Nonfederal audits . . . . . . . . . . . . . . . . . . . . . . . . . . . . . . . . . . . . . . . . . . . . . . . . . . . . . . . . . . 11

Intergovernmental single audit project. . . . . . . . . . . . . . . . . . . . . . . . . . . . . . . . . . . . . . . . . . 12

Reporting Requirements of the Inspector General Act, as amended . . . . . . . . . . . . . . . . . . 13

Table 1: Recommendations Described in Previous Semiannual Reports on

Which Corrective Action Has Not Been Completed . . . . . . . . . . . . . . . . . . . . . . . . 14



Table 2: ED/OIG Audit Services Reports on Education Department Programs and Activities

(October 1, 2003 to March 31, 2004) . . . . . . . . . . . . . . . . . . . . . . . . . . . . . . . . . . . . 15



Table 3: Other ED/OIG Reports on Education Department Programs and Activities

(October 1, 2003 to March 31, 2004) . . . . . . . . . . . . . . . . . . . . . . . . . . . . . . . . . . . . 19



Table 4: Inspector General Issued Audit Reports with Questioned Costs . . . . . . . . . . . . . . . . . 20

Table 5: Inspector General Issued Audit Reports with Recommendations For

Better Use of Funds . . . . . . . . . . . . . . . . . . . . . . . . . . . . . . . . . . . . . . . . . . . . . . . . . 21



Table 6: Unresolved Reports Issued Prior to October 1, 2003 . . . . . . . . . . . . . . . . . . . . . . . . . . 21

Table 7: Investigation Services Cumulative Actions (October 1, 2003 to March 31, 2004) . . . 27

Table 8: Statistical Profile: October 1, 2003 to March 31, 2004 . . . . . . . . . . . . . . . . . . . . . . . . 32

INSPECTOR GENERAL’S

MESSAGE TO CONGRESS

We are pleased to provide this semiannual report on the accomplishments of the Office of

Inspector General (OIG), U.S. Department of Education (Department), from October 1, 2003

through March 31, 2004. During this period, we issued 71 audit and inspection reports and

memoranda and closed 94 investigations. We provided Congress with an analysis of issues for

consideration in its reauthorization of the Higher Education Act and conducted several briefings

on our proposals for congressional staff.

Our March 2003 audit of Educational Credit Management Corporation identified the need for the

Department to recall $103 million of excess funds. At the time of our final audit, the Department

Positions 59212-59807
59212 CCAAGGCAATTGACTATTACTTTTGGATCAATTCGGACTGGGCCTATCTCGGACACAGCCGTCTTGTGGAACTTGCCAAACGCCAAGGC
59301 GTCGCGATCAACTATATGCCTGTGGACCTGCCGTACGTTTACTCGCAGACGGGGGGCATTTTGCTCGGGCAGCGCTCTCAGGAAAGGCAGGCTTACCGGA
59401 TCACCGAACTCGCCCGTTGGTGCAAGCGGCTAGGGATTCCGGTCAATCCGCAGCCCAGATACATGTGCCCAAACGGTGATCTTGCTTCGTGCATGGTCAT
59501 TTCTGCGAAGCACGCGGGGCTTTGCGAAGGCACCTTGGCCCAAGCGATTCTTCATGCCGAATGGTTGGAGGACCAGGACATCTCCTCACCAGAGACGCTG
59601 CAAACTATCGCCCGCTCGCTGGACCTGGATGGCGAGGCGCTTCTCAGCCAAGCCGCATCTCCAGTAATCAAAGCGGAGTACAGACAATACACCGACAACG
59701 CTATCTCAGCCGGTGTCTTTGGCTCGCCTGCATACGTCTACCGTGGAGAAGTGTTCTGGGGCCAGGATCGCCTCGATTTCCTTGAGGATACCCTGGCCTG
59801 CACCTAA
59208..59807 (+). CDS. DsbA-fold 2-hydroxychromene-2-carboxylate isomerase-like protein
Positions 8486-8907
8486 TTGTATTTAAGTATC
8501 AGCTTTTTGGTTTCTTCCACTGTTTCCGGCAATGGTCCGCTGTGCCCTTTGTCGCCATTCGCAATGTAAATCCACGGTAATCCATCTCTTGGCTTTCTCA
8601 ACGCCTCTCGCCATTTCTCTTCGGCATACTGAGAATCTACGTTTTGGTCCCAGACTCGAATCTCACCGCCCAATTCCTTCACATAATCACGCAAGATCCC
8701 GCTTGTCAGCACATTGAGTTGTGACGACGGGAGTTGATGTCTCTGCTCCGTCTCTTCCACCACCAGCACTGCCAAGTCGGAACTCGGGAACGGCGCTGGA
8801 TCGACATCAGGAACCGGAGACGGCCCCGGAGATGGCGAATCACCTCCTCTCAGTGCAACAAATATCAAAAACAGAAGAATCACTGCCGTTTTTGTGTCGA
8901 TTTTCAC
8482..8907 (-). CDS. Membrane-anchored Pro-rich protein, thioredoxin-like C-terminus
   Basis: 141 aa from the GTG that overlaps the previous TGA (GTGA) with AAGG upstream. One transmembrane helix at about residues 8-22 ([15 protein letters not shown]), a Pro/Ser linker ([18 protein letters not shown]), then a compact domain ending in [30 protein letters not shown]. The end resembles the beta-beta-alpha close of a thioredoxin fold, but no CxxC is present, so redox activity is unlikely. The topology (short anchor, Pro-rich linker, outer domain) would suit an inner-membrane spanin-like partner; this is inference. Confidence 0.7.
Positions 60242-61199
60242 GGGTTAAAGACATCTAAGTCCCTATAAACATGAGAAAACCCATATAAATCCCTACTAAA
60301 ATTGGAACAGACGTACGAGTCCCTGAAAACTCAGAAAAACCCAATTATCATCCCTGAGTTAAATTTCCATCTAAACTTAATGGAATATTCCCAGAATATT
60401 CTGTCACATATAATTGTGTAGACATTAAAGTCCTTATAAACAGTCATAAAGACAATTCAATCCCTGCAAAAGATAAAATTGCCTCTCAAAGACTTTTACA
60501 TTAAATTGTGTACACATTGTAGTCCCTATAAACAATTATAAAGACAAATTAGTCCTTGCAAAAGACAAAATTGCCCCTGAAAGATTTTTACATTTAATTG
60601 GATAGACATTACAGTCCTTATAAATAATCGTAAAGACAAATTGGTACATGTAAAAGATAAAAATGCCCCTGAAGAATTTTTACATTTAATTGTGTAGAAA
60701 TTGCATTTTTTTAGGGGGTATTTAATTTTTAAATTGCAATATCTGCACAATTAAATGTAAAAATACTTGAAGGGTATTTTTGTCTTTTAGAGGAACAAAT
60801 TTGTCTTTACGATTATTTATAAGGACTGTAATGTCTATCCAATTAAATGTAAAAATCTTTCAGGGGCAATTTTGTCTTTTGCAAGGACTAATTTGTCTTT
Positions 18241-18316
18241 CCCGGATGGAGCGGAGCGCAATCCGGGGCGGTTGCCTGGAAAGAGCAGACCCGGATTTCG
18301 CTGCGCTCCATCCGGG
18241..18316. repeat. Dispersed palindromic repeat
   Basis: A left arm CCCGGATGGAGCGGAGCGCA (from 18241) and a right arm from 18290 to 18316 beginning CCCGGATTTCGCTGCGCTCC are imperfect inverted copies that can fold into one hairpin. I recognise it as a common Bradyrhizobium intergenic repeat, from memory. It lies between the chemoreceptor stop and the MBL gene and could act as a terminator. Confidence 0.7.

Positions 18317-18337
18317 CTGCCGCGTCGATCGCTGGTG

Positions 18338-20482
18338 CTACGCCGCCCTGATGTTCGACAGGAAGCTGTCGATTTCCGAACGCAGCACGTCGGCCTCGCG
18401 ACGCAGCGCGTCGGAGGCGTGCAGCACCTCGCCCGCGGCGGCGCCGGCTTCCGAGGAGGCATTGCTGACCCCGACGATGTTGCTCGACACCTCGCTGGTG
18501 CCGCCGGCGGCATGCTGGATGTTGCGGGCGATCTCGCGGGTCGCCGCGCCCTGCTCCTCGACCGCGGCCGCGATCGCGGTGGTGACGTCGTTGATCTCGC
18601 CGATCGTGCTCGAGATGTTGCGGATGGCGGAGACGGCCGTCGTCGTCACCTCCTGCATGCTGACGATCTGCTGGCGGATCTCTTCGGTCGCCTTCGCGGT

concurred with our recommendation. In February 2004, the Department recalled the funds,

resulting in the return of $103 million to the U.S. Treasury.

We continue our campaign to raise public awareness about the threat of identity theft among

students and other participants in the Department's student financial assistance programs. OIG

special agents gave identity theft presentations at major Federal Student Aid national conferences

and at regional conferences for financial aid administrators. We submitted articles about our

identity theft efforts that were published in a number of publications, including the Federal

Bureau of Investigation Bulletin and Fraud Busters, publications of the FBI and the Federal Trade

Commission, respectively. We provided identity theft prevention tips to many campus security

websites and in many publications and websites for student financial assistance participants. Our

special agents also continued to pursue cases in which identity thieves attempted to rob students

of their financial aid.

In response to the importance of maintaining the security and integrity of the Department's

information systems, we established a new unit that combines audit, investigative, and computer

evidence recovery resources. This unit will work to identify risks to the Department's systems, to

analyze computer data to determine fraud indicators, and to investigate and prevent computer

hacking.


Our independent oversight and recommendations are essential to the Department's mission and

goals and to helping ensure that education dollars reach the intended recipients. We look forward

to continuing to work with the Secretary and the Congress in improving the Department's

programs and operations.



John P. Higgins, Jr.

Inspector General

1

Activities and Accomplishments

The Office of Inspector General (OIG) for the period October 1, 2003 through March 31,

2004, continued its work to improve the programs and operations of the Department of

Education (Department) and to protect their integrity. Detailed information is available on

our website at http://www.ed.gov/about/offices/list/oig.

STUDENT AID PROGRAMS

The Department's student financial assistance programs award over $65 billion annually.

The Department also oversees a loan portfolio approaching $300 billion. Because they are

structurally risky and continue to be on the General Accounting Office's high risk list, we

direct a significant portion of our investigative and audit work to these programs. We

continue to find fraud and abuse by program participants as well as weaknesses in program

administration.

IDENTITY THEFT OIG special agents aggressively pursue individuals who attempt to steal federal education

dollars by robbing students of their identity. In cooperation with Federal Student Aid

(FSA), we have launched an intensive outreach campaign to alert college students and

graduates about how to prevent identity theft. At the forefront of this effort is a web

resource with information about preventing and reporting identity theft involving federal

education dollars, www.ed.gov/misused. The site recorded more than 50,000 hits between